Fall is a busy time at Lawson Hill Farm. The meadow needs to be burned every couple of years. As much as Barry would enjoy doing the burn himself, Paula, the fire department, and the woodland creatures appreciate the fact that a professional crew takes care of this chore. Next up is planting more wildflowers along the walking paths.
Paula’s garden has continued to produce flowers, tomatoes and peppers late into the Fall season. The new fence installed in the spring seems to have kept the rabbits and deer at bay. Or perhaps the return of the coyotes to the woods has kept the rabbit population down. We have seen few rabbits but plenty of coyotes on the game camera.
Barry has plans to secure more firewood so he can have more fires and do more fireplace cooking. We still have an ample supply of wood to process from the timbering. While we are looking forward to cozy fires and yummy dinners, we aren’t looking forward to the cold.
Our raccoon feeder
Mid-summer, a family of raccoons appeared at the patio bird feeding station. Nothing unusual there, as we often have raccoon moms bring young kits around for a snack. Normally they will come in the evening or at night. But by late summer one of the kits would show up in the morning and hang around all day, until the food was gone. Soon, an adult joined in.
To discourage this habit, we stopped putting sunflower seeds and cracked corn in the old metal tree feeder (a converted baby pig feeder put up by Paula’s father most likely in the 1960s) After about a week, and after numerous complaints from the birds, we resumed feeding. The young raccoon returned the next day, and soon, the large adult was back too.
We have no desire to tame the raccoons and are concerned about their lack of fear of us. But sometimes you can’t beat Mother Nature. Our birds are still able to feed at the tube feeder and suet feeder, but we feel sorry for the ground feeding birds. We are also thinking that if this raccoon gains much more weight she is going to get too large to fit in the feeder. We shall see.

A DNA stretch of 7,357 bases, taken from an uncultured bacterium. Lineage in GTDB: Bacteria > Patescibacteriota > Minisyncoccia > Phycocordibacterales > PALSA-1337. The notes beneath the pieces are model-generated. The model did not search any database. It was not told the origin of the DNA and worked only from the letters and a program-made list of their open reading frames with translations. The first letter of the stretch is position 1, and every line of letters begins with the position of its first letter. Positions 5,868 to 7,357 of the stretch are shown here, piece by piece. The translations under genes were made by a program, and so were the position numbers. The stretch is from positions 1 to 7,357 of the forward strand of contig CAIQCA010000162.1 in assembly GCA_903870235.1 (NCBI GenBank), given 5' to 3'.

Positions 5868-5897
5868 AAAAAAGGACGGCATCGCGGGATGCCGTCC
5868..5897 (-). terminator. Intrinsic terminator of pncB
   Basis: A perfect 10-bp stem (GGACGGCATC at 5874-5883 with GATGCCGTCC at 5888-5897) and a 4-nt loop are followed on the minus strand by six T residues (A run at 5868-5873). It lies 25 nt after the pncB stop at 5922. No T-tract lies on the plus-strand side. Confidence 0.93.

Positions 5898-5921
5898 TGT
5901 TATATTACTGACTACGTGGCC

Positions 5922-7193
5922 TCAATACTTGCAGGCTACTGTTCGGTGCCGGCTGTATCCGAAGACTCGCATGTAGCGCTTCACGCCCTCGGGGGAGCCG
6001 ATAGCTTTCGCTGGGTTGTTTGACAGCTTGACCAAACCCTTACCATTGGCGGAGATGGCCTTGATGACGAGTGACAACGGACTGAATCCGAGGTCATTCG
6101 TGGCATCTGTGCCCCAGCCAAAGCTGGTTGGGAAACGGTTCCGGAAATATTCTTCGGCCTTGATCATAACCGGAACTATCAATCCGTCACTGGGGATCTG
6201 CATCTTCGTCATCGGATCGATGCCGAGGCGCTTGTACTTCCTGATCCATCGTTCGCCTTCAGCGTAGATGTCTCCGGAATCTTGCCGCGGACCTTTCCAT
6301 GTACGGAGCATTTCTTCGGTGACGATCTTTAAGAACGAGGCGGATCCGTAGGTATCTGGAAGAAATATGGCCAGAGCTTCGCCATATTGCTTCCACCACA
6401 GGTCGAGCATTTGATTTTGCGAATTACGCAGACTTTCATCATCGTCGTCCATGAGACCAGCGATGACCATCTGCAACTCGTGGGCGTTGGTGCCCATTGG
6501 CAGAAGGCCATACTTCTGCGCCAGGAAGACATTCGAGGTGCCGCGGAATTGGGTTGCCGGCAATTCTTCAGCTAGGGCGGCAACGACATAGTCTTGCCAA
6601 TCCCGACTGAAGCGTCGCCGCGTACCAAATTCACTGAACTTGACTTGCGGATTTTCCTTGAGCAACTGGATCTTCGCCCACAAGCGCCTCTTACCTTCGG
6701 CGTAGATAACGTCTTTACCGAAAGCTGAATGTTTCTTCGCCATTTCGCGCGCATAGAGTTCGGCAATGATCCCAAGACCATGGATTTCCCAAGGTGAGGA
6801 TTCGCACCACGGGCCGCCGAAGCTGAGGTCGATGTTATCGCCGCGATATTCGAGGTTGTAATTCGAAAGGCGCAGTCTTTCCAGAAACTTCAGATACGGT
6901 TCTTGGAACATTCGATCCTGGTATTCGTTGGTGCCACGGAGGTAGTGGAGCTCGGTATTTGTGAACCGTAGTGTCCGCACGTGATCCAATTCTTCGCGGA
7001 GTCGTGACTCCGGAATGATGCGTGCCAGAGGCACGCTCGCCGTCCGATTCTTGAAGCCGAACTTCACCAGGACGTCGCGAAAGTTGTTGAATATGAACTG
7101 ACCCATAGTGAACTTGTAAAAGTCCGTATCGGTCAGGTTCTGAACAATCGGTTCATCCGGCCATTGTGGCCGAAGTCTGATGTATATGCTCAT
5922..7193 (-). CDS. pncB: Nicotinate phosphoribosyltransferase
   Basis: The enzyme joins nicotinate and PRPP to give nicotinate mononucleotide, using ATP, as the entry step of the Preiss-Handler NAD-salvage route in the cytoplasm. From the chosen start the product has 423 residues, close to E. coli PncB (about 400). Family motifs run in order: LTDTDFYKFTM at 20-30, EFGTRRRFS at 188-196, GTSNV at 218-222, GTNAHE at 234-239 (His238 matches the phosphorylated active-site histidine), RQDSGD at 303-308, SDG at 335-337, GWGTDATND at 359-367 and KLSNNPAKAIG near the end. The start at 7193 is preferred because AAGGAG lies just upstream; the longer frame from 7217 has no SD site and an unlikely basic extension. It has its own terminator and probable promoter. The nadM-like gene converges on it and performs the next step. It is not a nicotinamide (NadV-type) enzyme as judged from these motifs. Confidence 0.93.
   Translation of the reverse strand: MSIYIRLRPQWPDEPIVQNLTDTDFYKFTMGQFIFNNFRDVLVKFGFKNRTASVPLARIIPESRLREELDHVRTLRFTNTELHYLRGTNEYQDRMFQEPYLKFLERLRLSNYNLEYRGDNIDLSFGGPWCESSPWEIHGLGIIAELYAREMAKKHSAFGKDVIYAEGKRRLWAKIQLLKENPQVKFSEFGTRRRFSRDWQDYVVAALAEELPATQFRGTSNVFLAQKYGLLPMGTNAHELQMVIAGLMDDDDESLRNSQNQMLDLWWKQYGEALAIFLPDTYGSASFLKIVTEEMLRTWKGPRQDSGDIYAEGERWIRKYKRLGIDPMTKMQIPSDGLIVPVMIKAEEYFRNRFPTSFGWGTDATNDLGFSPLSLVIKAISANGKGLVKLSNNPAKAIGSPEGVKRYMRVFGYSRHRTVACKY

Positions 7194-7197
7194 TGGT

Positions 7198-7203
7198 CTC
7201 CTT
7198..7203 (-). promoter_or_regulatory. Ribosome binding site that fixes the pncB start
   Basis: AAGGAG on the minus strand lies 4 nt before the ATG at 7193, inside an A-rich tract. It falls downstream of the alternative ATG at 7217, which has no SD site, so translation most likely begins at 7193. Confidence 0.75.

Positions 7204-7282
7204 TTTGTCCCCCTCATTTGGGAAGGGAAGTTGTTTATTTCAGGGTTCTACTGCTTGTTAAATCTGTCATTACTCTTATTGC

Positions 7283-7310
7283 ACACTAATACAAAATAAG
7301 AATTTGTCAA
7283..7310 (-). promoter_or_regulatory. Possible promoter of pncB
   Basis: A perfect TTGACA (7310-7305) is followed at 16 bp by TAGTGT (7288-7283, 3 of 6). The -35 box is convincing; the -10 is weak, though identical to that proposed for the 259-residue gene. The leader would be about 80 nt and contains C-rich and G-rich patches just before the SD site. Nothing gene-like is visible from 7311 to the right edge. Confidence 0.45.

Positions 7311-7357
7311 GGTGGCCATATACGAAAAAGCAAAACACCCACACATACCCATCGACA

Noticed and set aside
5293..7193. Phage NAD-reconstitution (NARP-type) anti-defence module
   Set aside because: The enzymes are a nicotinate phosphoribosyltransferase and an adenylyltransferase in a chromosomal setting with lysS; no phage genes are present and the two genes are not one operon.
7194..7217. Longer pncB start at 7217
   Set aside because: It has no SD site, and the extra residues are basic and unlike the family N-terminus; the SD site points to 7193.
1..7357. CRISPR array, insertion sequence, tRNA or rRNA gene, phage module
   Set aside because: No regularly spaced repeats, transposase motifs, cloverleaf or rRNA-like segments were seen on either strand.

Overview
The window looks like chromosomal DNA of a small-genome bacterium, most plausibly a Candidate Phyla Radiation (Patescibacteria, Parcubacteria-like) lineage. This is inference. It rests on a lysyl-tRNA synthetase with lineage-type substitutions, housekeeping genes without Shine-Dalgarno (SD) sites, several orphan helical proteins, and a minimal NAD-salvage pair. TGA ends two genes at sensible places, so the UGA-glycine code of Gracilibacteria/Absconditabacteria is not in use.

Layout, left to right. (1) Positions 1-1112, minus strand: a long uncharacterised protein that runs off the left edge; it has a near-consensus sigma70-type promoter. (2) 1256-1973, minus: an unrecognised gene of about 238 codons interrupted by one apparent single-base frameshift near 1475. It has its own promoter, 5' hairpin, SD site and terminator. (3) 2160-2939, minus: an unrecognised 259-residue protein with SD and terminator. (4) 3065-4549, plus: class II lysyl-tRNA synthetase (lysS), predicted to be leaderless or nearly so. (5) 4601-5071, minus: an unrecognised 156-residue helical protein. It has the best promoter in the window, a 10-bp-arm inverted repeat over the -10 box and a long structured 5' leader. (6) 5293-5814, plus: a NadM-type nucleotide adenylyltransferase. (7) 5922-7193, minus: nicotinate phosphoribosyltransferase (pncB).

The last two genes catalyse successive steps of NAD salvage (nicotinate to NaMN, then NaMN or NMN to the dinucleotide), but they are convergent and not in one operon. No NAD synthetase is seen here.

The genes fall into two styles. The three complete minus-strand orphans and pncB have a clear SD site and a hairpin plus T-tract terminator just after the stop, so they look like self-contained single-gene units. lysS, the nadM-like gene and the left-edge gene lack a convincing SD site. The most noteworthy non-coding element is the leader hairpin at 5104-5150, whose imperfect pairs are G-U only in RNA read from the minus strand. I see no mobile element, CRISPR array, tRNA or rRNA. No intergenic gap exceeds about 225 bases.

And now about Teddy
Teddy has been part of our lives for 9 months. We are past the half-way point to adulthood for him and are just happy that we are all still living in the same house. It has been a summer filled with adventures, both good and bad.
Teddy came home with a soft bunny toy. Perhaps that is why he seems to love to chew on soft (as well as hard) things. Teddy has, for example, destroyed a number of linens and bed clothing, along with leather goods including shoes and purses. Luckily, our dear friend and Teddy’s Aunt Carolyn sent him a box full of toys from West Paw Design. They are his favorites and he hasn’t been able to destroy any of them. He even plays his own version of hockey (or polo), using an S-shaped tug toy to bat a ball around.
As Teddy has told you, he was only the second dog at his school to get to an electronic training color. Teddy’s “tazer,” as he refers to his electric training collar, was no match for his will power. So the first collar had to replaced with a super powerful model. He pays attention to this one and we seem to be needing it less and less.
Part of Teddy’s training was walking/running on a treadmill. In an attempt to burn off puppy energy, we have added a treadmill session to Teddy’s morning and evening walks. It seems to be working. Teddy is still attending graduate school Tuesday mornings. This is mostly for socialization and exercise (including swimming).
There were two trips to the vet emergency clinic. The first was for removal from his stomach of a loaf of french bread dough, which had been peacefully rising on the kitchen island. The second visit was just a check to ensure that wooden clothes pin he consumed wouldn’t be harmful. Luckily Teddy had spit out the steel spring that had held the two legs together. The nursing staff greeted us with “Look, Teddy’s back again.”
What? Me worry?
Teddy is a wonderful, bright, fun loving and crazy silly Lab. In other words, a normal Lab puppy. He loves the world and all the things in it (except maybe raccoons). He may be the smartest dog we have ever had. And that isn’t necessarily a good thing.
To say that Teddy has been a hard puppy is a real understatement. He seems to know when we are at the edge and he will demonstrate to us what a perfect dog he will be. We are at that stage – Teddy, can’t live with him, can’t live without him.